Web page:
(…and a few tips on how to avoid them)
As those of you who have already participated at case study competitions may know, case study competitions are about a lot more than just coming up with the most creative and effective solution to a given problem. The key ingredients to a winning case study solution include (but are not limited to):
- Creative, detailed solutions
- Clear structure and coherency
- Insightful analysis
- Sound finances
- A solid performance during Q&A
- Pretty slides and an attention to details
- A great team and an engaging presentation style
After the case competition, probably the most common question posed by the members of the non- winning teams is: ‘What did we get wrong? Why did the other team win?’ In my experience – after having seen hundreds of case study presentations – some of the most common mistakes are related to a lack (or not perfect amount/quality) of the above-mentioned key ingredients.
Your solution is bland, superficial or unrealistic.
This is quite obvious: If your solution is just like any other team’s, it will be quite difficult to distinguish yourselves from the others, and keep the interest of the judges. Out-of-the box thinking is highly appreciated in case solving competitions. However, don’t go overboard. Too much creativity often diverts the team’s attention from working out the details of their solutions, and the list of colorful ideas is going to look more like the result of a brainstorming session rather than a case solution. Creative solutions tend to be riskier too, making it even more important to support your ideas with deep implementation. Don’t forget to do a reality check of your solution (is that really expensive marketing campaign really going to double the market share of the company to make it worth the investment?)!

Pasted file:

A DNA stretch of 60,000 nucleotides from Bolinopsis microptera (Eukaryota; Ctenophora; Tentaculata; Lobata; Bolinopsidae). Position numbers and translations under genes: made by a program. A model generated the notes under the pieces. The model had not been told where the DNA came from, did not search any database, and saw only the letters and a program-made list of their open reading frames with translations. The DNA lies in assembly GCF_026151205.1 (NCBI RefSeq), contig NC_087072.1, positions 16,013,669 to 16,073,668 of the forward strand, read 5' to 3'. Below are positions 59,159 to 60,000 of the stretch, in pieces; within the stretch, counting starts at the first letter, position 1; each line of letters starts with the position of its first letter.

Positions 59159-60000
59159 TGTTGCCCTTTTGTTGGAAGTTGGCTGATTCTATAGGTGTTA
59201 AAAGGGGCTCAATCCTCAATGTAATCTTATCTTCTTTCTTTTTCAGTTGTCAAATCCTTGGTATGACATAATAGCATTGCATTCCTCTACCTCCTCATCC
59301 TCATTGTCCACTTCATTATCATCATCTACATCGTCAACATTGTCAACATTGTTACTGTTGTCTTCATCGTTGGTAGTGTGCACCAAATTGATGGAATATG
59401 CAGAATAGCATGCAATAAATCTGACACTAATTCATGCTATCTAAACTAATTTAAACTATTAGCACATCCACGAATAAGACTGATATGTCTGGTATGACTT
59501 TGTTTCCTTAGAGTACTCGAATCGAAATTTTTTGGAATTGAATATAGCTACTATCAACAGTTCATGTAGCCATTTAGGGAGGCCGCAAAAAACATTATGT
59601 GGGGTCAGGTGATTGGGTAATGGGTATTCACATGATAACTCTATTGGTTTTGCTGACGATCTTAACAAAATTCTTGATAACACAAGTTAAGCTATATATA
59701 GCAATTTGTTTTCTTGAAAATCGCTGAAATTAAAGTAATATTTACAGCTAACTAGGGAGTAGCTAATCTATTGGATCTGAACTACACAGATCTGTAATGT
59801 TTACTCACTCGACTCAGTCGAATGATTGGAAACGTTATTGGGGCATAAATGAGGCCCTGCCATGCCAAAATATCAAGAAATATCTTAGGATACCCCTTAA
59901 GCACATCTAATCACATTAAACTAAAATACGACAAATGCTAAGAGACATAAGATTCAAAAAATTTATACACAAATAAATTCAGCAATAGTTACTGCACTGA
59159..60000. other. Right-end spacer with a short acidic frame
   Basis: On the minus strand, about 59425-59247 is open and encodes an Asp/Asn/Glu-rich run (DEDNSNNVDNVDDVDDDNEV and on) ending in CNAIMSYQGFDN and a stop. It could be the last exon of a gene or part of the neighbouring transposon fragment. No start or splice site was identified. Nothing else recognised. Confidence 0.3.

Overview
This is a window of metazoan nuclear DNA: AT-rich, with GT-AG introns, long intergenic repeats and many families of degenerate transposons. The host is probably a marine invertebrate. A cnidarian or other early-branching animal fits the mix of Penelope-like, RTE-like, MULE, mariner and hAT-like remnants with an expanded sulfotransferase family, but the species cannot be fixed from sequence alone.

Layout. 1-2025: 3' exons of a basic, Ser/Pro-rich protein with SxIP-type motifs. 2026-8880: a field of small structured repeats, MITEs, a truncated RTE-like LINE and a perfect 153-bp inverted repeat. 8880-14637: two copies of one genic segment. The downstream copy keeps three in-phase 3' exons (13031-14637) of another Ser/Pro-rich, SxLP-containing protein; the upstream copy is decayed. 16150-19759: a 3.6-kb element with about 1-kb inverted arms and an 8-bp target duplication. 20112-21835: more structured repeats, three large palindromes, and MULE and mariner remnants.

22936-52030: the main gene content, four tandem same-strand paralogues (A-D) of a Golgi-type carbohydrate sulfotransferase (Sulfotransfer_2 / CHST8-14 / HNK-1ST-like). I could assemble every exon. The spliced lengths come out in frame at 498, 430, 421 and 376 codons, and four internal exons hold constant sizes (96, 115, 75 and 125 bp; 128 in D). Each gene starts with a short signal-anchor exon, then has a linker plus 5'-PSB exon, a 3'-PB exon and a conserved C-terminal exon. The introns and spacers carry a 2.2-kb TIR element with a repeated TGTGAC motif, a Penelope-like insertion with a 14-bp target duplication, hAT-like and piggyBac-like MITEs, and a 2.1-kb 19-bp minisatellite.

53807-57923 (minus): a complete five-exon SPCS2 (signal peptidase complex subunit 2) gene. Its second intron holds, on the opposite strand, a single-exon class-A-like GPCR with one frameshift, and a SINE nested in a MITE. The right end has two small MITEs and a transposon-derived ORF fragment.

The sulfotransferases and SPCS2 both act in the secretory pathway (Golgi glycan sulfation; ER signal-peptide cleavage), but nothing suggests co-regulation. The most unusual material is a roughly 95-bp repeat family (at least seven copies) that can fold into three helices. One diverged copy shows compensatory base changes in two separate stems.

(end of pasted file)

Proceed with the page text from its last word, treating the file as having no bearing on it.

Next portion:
The structure is off.
Judges often have to sit through several presentations in one go, so make sure your presentation is easy to follow if you want to keep their attention. Most teams use a general analysis – alternatives/recommendations – implementation structure, but structuring a presentation has more to it than that. Every presentation is a story: the easiest way to check if your structure is good is to read aloud the action titles of your slides one after the other – if it sounds like a storyboard, then you should be fine. (However, your presentation differs from a regular story in that right in the beginning, you have to tell your audience the end of the story – or in other terms, use top down communication.)
We quite often run into presentations where there is no clear connection between the different sections: the team identifies some issues in the analysis part, then forgets about those by the recommendations part. Make sure that a) your solution tackles the issues identified in the analysis part; b) make the connection clear (e.g. refer back to the issues when presenting your solution to them). Also pay attention to the structure within each section (e.g. you can start your analysis with the external/macro analysis then go gradually down to company level).
The analysis lacks insights.
When coaching teams for case study competitions, I have noticed that after reading the case, teams often start right away by coming up with solutions. The main problem with that is that they forget to answer a key question: solutions to what? Not to mention that without a clear understanding of the industry, macro environment and the workings of the company, your solutions risk being inadequate or unrealistic.